Westpac delays passing on rate cut

Westpac home loan customers will not benefit from last week's interest rate cut for another week, as the bank takes longer than its peers to pass on the latest reduction in borrowing costs.

Westpac home loan customers will not benefit from last week's interest rate cut for another week, as the bank takes longer than its peers to pass on the latest reduction in borrowing costs.

While the big banks have all announced they will pass on the latest rate cut to borrowers, and ANZ will pass on a slightly larger amount, mortgage customers of the majors do not start paying less interest until the cuts take actually effect.

In a move that is estimated to make the biggest banks an extra $2 million a day, lenders generally drag their feet in applying interest rate cuts to mortgage accounts, often taking a week or more.

The Commonwealth Bank and National Australia Bank have been the quickest of the majors to pass on the latest cut. Both will pass on the 0.25 percentage point cut to borrowers, with the reductions taking effect this Monday.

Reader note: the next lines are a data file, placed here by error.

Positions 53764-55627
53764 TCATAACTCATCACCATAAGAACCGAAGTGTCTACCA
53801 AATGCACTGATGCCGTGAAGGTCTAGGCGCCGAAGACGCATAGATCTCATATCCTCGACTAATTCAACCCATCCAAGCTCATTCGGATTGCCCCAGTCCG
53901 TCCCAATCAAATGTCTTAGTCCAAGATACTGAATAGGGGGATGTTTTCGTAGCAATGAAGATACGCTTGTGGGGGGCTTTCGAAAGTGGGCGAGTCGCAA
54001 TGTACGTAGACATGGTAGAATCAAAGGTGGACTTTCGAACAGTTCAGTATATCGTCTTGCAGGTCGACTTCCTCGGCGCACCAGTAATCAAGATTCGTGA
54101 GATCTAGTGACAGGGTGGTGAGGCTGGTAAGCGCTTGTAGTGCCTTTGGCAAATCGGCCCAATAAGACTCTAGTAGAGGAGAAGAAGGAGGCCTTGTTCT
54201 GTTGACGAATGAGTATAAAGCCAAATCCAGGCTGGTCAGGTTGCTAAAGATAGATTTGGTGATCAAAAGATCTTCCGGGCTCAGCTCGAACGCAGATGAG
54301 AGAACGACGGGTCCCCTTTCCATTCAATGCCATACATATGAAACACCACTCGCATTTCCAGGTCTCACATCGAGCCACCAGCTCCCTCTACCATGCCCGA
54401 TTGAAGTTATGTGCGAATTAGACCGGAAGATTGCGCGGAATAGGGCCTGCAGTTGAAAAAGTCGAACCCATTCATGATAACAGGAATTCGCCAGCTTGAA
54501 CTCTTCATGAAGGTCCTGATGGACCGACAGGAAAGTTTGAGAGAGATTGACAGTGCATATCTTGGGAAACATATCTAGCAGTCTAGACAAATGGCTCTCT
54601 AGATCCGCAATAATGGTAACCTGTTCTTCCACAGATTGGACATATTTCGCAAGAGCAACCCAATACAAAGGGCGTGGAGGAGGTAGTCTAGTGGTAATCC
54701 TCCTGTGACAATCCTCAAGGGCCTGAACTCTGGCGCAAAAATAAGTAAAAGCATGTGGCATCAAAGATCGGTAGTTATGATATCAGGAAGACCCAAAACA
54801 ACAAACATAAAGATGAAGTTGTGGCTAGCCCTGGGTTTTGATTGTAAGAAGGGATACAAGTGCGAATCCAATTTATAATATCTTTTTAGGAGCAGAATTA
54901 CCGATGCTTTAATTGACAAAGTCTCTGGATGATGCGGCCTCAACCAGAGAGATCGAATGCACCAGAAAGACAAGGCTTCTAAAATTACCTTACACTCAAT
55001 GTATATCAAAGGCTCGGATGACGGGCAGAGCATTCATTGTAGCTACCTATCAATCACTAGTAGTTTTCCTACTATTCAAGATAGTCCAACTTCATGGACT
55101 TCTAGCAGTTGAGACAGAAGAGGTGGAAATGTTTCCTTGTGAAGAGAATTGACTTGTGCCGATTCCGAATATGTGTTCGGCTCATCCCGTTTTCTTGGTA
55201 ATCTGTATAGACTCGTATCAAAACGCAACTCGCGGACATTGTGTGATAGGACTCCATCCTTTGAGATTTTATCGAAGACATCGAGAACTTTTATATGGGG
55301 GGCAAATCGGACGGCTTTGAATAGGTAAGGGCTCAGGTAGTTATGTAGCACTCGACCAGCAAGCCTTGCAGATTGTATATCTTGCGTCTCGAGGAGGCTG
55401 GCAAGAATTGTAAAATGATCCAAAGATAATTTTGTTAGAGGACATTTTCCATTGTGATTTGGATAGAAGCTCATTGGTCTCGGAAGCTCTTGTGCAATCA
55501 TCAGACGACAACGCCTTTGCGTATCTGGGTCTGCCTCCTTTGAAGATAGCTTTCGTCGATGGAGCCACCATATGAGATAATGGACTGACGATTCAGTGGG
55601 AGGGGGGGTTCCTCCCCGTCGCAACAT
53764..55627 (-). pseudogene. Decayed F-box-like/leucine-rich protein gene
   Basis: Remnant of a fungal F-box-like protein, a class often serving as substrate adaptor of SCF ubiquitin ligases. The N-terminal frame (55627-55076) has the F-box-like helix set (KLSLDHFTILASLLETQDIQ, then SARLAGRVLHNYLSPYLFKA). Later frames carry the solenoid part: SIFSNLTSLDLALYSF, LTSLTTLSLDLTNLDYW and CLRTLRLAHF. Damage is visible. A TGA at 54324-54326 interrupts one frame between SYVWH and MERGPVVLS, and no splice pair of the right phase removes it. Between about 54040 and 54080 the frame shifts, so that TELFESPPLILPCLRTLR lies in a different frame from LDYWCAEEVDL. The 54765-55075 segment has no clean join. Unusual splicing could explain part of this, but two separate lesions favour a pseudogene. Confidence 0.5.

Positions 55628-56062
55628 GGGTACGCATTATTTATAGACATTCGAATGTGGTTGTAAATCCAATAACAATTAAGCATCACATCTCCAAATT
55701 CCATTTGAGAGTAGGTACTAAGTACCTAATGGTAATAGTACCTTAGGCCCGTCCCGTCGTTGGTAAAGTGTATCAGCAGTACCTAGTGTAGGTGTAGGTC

NAB CEO Cameron Clyne signalled the bank may cut interest rates independently of the Reserve Bank.

ANZ customers, who are receiving a 0.27 percentage point cut, will start paying less interest on Friday.

Westpac's cut, also of 0.25 percentage points, will not take effect until next Monday, almost two weeks after the bank announced its decision. Westpac is likely to net roughly $2 million a day until the cut is passed through.

A spokesman for Westpac said: "Our decisions are based on providing certainty to our customers who know clearly when their monthly repayment amounts will change."

Its Bank of Melbourne customers will receive the cut slightly earlier, on Friday, while St George customers will receive the cut on Monday, May 20.

Borrowers receive some benefit from banks' delays in passing on rate changes when rates are rising.

BusinessDay analysis last year found banks on average took more than 10 days to pass on cuts in the cash rate to customers, but less than seven days to pass on rate rises.

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